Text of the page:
- Chain-nose pliers are similar to flat-nose pliers. The only exception is the flat part of the jaw which is finely serrated for a surer grip. Serrated jaws will mar the wire, so be sure to grip the wire only in areas which you plan to hide eventually. Use the serrations to cut some tooth in a wire for a better hold at crossover points and wire wraps.
- Bent-nose pliers slanted, serrated jaws help you work in complicated, hard-to-reach spaces.
- Long-nose pliers serrated jaws have an extra strong grip and provide easy pickup.
- Twisting pliers and wire cutters make tight, consistent spirals with minimal effort. The simple one-pull action and automatic return twist wire quickly and easily. You will then have strands that will not unravel. The center of the pliers also serves as a cutter.
- Diagonal pliers will easily cut through wire up to 1.6mm.
- Nylon jaw pliers (regular and thin-nosed) are coated with a thin nylon layer. They can gently flatten and harden wire without nicking or changing the diameter of the wire. These pliers are also good for removing bends and kinks.
- Parallel or channel-type pliers are useful because of the jaws open and close parallel to each other. Although the jaws are smooth, they grip well. They hold along their length rather than at just one point. These pliers are good for straightening bent wire or for bending angles.
- Needle-nose pliers are useful for reaching into difficult places. They are the best kind of pliers for working with chicken wire. You can use the nose to open up loops, the jaw for crimping, and the outer surface as a form to shape curves and loops.
One Basic Technique
Wires are malleable. You can braid, coil, twist, wrap, cord, wove, or crochet it into wonderful shapes. The possibilities that you can do with it are innumerable from creating little figurines or sculptures to forming product displays for stores.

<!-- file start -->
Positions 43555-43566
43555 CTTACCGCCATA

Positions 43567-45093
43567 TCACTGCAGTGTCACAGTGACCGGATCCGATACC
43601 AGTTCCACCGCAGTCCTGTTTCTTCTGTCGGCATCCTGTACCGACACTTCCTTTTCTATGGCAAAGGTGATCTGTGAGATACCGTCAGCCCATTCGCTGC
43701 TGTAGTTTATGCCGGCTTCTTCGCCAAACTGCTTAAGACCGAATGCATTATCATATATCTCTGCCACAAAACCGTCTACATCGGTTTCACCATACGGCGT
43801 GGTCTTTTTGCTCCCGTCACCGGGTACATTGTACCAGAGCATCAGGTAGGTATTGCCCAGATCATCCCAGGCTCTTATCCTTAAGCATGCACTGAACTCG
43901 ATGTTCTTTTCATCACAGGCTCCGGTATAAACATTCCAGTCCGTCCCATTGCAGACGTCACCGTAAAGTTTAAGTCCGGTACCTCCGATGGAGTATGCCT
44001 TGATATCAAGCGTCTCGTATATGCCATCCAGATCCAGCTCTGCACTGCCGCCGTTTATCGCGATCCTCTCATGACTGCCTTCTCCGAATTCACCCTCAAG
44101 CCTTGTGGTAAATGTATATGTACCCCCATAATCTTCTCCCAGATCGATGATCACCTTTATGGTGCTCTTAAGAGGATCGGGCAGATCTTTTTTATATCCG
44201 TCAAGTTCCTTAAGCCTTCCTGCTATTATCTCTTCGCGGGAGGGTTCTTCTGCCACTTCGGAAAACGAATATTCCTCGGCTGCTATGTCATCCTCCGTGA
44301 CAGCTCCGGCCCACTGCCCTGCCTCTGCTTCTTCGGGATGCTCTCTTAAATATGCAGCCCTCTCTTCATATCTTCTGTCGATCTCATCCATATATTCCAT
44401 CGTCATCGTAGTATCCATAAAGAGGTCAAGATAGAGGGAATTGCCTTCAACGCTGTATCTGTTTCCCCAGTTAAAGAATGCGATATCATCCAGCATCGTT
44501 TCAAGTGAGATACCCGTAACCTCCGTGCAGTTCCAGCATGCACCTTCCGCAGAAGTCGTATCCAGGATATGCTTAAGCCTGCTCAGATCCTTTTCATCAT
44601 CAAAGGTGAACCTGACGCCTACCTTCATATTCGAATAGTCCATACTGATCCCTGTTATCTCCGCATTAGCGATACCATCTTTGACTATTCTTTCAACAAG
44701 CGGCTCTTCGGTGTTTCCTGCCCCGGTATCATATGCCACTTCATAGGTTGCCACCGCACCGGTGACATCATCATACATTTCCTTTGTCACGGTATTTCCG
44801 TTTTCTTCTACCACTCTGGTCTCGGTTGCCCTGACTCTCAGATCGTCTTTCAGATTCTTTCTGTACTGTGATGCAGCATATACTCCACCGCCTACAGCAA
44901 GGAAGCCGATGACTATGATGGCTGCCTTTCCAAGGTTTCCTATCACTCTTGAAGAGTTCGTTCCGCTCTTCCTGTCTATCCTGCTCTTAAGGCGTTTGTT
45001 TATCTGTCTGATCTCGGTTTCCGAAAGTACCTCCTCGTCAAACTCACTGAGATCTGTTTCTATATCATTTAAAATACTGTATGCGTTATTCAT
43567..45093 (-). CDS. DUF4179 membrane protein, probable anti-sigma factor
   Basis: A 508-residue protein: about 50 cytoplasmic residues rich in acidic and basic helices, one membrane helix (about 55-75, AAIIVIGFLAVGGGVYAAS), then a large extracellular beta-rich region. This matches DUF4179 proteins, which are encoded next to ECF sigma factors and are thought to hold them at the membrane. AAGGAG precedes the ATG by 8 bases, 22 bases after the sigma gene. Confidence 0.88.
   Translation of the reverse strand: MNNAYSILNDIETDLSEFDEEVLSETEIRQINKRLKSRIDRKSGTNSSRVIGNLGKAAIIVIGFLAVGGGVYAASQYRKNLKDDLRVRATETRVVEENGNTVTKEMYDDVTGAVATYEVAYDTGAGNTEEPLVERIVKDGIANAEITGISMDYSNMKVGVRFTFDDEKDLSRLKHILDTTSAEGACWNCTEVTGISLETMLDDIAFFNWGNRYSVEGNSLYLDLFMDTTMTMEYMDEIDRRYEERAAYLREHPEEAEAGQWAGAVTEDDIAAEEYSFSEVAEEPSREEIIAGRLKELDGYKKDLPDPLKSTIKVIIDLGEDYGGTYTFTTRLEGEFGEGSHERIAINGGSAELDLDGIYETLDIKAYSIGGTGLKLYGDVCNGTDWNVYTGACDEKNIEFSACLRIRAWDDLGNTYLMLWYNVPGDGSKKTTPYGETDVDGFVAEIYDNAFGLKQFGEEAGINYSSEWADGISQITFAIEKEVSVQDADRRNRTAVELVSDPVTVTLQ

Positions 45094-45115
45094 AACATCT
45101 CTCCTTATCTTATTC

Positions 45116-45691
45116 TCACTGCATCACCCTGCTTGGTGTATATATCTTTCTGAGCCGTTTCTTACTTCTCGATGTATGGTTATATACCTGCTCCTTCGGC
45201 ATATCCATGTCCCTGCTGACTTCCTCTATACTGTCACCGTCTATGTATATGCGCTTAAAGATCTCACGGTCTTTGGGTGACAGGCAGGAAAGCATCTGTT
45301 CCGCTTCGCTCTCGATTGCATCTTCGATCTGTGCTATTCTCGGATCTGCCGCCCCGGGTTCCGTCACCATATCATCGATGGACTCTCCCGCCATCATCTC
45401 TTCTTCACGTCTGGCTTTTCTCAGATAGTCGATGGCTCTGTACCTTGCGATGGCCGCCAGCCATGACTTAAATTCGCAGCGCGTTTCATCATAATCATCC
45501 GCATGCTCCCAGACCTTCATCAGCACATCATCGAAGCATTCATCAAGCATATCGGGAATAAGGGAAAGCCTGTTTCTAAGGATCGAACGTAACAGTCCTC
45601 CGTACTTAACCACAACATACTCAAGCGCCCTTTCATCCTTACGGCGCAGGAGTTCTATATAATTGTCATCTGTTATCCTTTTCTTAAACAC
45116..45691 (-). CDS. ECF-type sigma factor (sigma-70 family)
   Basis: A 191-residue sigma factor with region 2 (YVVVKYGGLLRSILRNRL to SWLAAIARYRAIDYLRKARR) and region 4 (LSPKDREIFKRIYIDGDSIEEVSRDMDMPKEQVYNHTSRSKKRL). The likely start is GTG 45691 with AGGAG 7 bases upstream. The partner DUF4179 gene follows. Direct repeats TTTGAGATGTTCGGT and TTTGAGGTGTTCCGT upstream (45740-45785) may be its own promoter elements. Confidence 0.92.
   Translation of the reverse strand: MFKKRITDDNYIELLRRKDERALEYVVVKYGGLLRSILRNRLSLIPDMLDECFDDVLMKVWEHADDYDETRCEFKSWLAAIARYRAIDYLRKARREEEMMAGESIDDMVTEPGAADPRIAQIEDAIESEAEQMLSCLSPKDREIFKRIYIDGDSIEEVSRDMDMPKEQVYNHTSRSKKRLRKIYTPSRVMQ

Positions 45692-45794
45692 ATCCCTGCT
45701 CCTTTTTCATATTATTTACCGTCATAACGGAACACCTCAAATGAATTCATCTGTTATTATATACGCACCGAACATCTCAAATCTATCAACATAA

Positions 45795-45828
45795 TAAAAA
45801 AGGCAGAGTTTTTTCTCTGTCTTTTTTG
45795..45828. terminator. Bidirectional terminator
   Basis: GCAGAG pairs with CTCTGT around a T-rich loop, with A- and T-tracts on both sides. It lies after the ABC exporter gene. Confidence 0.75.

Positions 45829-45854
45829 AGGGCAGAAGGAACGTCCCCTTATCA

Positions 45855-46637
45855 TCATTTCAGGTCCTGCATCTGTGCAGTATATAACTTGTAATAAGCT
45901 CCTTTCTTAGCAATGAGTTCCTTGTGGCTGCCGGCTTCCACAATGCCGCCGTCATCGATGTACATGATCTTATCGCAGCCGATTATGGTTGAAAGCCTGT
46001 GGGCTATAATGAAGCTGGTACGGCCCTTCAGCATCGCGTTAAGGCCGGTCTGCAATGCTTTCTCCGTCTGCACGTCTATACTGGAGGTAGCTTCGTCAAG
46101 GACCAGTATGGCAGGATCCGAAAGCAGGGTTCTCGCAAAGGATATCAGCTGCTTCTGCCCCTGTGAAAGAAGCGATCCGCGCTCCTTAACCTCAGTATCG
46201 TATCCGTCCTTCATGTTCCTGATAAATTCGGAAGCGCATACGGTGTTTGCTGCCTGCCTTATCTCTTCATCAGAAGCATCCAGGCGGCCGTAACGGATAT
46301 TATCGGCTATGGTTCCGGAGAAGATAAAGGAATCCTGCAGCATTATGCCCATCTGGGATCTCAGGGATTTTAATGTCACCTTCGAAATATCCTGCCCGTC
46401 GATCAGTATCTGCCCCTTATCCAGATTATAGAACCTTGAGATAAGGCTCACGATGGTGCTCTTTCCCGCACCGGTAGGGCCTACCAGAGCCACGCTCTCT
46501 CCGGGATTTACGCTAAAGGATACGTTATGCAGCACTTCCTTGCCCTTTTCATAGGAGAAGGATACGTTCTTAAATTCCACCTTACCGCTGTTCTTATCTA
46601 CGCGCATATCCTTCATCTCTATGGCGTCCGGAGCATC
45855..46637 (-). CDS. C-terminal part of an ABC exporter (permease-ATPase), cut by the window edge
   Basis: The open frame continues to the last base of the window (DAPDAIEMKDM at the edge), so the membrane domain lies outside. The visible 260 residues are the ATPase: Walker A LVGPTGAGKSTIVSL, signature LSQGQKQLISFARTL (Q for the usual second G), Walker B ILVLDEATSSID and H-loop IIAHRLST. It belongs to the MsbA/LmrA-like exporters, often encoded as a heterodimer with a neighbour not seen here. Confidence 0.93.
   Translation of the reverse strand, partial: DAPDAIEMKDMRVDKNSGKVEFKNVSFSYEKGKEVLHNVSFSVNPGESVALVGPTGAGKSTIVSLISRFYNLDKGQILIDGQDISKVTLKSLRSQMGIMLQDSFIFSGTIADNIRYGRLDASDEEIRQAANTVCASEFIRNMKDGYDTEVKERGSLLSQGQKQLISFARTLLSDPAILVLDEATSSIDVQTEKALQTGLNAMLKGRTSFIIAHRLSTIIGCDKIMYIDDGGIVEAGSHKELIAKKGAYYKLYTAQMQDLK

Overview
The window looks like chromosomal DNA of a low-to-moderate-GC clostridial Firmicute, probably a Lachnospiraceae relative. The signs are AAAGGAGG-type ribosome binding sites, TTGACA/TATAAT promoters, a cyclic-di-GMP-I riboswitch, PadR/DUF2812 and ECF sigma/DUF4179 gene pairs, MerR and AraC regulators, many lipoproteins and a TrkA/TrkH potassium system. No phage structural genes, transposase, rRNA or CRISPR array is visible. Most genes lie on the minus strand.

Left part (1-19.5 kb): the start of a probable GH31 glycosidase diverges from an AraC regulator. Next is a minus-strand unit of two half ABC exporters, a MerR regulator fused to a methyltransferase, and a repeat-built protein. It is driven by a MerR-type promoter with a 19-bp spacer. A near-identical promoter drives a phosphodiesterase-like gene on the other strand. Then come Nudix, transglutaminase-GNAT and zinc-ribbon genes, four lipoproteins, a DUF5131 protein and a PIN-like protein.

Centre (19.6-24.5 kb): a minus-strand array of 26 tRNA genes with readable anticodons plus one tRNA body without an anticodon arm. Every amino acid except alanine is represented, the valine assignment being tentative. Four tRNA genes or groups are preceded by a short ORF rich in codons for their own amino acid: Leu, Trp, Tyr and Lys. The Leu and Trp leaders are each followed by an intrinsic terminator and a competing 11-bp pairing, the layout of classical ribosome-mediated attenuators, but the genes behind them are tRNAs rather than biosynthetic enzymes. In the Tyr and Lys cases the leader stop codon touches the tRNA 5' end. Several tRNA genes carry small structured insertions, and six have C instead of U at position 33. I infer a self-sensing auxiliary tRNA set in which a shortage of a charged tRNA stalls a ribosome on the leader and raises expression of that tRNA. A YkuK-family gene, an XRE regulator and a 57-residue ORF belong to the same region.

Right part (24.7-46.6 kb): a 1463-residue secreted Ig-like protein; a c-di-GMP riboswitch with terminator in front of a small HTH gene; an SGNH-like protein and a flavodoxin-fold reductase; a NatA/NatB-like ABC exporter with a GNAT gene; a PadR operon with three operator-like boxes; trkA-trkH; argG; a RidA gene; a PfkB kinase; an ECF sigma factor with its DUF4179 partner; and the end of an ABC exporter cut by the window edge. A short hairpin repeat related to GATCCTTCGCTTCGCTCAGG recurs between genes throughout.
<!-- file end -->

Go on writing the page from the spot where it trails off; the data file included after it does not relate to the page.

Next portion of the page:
If you wish to achieve texture, twist two or more wires together. The easiest wires to twist are the soft wires like copper. On the other hand, you need extra caution and effort when working with galvanized wires, especially when it comes to larger objects such as galvanised steel mesh panels. Letting go of the wires may cause them to spin dangerously out of control.
The easiest method for twisting wire is with a hand drill, giving you more control over the wire. Start with a piece of wire at least three times as long as the desired twisted length. Keep in mind that the tighter the twist, the more wire you’ll need. You then fold the wire in half and securely wrap it around a table leg or doorknob. If necessary, place some padding between the wire and the doorknob to protect the surface. You can also use a table leg in place of the doorknob. Place a cup hook in the drill, and secure both wires ends to the cup hook. While holding the wire taut, slowly turn the drill handle, twisting the wire.
You can have a modified hand drill. Use a wooden coat hanger that has a revolving wire hook. Cut a piece of wire at least three times long as your desired twisted length. Fold the length of wire in half and loop it around a door handle or other secure point such as a table leg. Wrap both wire ends at least three times around the hanger, on either side of the handle, to secure. Step back until the wire is taut and begin rotating the coat hanger. For an even twist, hold the wire horizontally. Don’t relax your grip. Carefully, twist the wire to the desired degree. Make sure you do not over twist the wire or it may snap. You may then remove the wire from the drill or door handle and cut both ends.